Even better: the same thing that makes people on bikes stop at their favourite shop (because they never need to circle the block for a car park!) also makes it so much easier to stop and chat to your mates or neighbours. Or take a moment to pat a nice doggo out for walkies.
We’ve all become a bit more shut-in during the last decades of modern life, even before social media. Getting out and about without wrapping ourselves in our convenient metal boxes creates more of those little chance encounters with others that make a real community.
Because that’s the ultimate prize: a village that feels like a village; a community that feels like a community. Here’s the thing: the rewards of a more bike-friendly place are immense for those who’d like to bike; they’re even greater for those who may never bike.
Where to from here, by car or bike?
So how do we get there, after the current heated rhetoric burns itself out, and we re-set and re-start?
Some things are obvious. We get urban designers involved to help the traffic engineers. We work harder on telling the story of why we are making these changes – and for whom. We listen to the concerns, and try to deal with them fairly.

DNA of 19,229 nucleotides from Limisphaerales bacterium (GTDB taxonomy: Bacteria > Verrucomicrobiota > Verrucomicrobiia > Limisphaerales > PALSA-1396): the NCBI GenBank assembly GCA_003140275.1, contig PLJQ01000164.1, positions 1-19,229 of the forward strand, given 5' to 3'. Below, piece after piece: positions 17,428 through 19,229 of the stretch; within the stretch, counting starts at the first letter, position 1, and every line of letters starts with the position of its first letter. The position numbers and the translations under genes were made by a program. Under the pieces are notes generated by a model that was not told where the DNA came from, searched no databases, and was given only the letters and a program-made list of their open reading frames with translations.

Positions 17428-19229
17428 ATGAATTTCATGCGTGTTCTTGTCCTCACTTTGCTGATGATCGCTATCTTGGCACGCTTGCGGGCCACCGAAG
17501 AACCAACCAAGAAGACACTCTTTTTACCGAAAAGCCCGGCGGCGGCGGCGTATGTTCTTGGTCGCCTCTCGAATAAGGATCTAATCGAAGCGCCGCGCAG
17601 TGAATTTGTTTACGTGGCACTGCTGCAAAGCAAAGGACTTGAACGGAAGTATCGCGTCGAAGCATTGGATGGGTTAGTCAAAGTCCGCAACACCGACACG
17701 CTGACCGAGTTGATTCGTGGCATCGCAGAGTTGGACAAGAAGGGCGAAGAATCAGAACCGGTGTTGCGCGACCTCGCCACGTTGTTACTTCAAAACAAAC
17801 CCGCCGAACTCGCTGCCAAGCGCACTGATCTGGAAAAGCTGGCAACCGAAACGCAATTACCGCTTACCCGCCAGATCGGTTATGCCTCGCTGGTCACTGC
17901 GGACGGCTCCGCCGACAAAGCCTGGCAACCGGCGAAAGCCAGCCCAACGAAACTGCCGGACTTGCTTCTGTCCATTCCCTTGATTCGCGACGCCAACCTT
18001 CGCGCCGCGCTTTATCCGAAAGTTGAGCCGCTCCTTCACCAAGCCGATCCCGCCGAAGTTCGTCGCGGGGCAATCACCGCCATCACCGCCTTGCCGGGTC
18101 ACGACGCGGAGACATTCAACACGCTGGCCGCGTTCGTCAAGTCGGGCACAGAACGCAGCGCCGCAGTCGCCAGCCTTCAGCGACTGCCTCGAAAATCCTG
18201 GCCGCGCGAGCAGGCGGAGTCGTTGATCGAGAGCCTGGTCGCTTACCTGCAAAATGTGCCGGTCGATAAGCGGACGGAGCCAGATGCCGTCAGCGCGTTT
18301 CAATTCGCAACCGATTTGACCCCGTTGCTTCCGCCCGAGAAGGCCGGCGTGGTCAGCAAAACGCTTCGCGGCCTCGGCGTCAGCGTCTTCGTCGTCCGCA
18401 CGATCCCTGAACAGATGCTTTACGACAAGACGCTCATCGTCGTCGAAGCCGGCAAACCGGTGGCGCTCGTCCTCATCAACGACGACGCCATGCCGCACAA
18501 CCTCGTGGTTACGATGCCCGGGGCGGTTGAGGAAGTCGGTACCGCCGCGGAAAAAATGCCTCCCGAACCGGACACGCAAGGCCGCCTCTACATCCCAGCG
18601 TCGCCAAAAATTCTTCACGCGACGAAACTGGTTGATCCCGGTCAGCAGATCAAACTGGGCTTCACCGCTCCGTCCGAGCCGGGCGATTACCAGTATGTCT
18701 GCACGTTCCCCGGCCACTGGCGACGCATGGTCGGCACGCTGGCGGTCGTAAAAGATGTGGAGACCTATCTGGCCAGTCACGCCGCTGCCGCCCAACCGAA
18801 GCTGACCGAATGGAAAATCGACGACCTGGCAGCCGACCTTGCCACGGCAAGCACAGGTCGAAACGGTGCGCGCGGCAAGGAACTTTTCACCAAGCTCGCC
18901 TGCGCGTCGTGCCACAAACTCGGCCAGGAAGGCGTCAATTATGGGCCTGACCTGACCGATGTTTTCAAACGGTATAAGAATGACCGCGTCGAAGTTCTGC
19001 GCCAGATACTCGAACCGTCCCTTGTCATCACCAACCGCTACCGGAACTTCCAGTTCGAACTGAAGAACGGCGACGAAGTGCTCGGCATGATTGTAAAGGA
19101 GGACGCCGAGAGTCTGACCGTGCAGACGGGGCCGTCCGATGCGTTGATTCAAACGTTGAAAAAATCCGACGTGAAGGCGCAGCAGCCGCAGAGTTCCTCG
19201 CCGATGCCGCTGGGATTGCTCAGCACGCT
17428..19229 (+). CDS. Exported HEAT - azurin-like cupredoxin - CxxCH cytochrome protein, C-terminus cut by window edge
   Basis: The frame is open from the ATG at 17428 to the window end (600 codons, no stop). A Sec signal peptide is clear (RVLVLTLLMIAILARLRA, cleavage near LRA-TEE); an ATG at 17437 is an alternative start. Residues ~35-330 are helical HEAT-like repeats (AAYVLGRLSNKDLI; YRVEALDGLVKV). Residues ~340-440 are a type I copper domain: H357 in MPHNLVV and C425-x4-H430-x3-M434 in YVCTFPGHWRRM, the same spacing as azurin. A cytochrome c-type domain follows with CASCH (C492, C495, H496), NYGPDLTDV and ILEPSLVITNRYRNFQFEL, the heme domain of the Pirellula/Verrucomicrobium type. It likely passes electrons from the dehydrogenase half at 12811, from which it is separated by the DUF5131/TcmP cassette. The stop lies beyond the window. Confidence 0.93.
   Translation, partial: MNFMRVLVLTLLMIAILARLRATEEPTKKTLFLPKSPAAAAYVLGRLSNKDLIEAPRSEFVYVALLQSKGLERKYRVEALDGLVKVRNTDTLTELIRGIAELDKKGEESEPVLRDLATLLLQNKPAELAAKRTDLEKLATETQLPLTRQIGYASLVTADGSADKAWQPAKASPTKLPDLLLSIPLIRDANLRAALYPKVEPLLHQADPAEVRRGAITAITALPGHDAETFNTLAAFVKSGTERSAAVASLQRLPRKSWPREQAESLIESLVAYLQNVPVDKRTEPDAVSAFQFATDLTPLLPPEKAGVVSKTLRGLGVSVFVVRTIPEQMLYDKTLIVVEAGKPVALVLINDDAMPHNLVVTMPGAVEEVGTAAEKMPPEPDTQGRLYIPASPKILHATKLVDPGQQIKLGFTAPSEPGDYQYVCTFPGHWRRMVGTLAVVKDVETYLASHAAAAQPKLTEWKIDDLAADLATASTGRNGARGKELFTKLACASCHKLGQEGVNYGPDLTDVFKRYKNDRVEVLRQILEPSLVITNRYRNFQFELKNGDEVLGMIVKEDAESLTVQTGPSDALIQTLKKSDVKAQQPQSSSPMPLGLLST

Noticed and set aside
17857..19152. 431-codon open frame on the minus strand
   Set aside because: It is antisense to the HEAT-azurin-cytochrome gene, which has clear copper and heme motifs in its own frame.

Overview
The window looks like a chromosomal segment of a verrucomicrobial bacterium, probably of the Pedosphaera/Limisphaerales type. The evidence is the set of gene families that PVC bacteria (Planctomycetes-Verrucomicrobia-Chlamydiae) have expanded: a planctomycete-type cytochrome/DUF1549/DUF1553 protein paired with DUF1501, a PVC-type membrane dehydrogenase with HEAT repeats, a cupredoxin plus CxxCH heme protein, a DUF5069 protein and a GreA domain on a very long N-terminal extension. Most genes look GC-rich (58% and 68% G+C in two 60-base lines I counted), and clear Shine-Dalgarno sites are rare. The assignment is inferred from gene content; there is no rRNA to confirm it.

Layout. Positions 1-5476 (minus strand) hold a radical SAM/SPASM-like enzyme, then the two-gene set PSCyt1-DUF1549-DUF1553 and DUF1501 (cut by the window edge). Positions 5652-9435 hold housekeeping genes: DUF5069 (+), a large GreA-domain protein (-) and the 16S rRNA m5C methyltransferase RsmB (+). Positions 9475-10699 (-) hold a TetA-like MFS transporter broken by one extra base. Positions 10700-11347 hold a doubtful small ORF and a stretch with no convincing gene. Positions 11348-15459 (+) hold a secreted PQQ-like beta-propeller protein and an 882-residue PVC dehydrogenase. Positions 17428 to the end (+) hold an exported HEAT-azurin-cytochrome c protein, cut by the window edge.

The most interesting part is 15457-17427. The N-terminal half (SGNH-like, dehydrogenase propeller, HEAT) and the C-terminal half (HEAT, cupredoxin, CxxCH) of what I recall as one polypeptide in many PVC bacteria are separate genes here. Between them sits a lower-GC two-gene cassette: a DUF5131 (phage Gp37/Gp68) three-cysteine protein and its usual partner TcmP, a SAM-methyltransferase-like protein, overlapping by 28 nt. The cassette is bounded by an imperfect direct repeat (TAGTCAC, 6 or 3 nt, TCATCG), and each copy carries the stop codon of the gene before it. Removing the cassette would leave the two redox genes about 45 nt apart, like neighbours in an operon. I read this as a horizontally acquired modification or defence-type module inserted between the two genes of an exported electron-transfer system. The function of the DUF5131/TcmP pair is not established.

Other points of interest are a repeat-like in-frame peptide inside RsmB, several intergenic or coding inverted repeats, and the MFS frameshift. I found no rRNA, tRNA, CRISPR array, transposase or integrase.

And we make space for voices that haven’t been heard at top volume yet.
Because when one set of voices dominates the conversation, it’s easy to think they have the strongest feelings about the issue. For example, an early headline described how upset some local merchants were over the moving of parking spaces and bus stops, and it’s fair to say subsequent meetings have so far been dominated by a handful of furious voices in defence of ‘how it always was’.
Anger is a legitimate feeling. Other people are feeling it too – anger at the lives of people on bikes being ranked lower than a few seconds’ less delay for drivers or a few extra car parks; anger and deep sadness that children may finish school before it’s safe for them to walk or bike there independently; desolation that the latest communications from the planet aren’t jolting us into positive action for more sustainable travel options.
Really, truly hearing and acknowledging the full range of feelings about reshaping our city – especially the currently quiet voices, in a positive, civil, collaborative context, will help create a more equitable and respectful outcome for everyone.
As we make space for those voices, we also need to quash some of the sillier suggestions floating around, like the one that people on bikes should avoid the main streets and travel along quiet back streets and waterways, like burglars or pūkeko.
Not only are the schools and shops on the main roads, but like drivers and walkers, people on bikes want to get from A to B. It’s about access – not either/or, but both/and. Safe routes on main streets, and effective slow-speed traffic-calming on the side streets, to get you all the way to your front gate and keep your pets alive, too.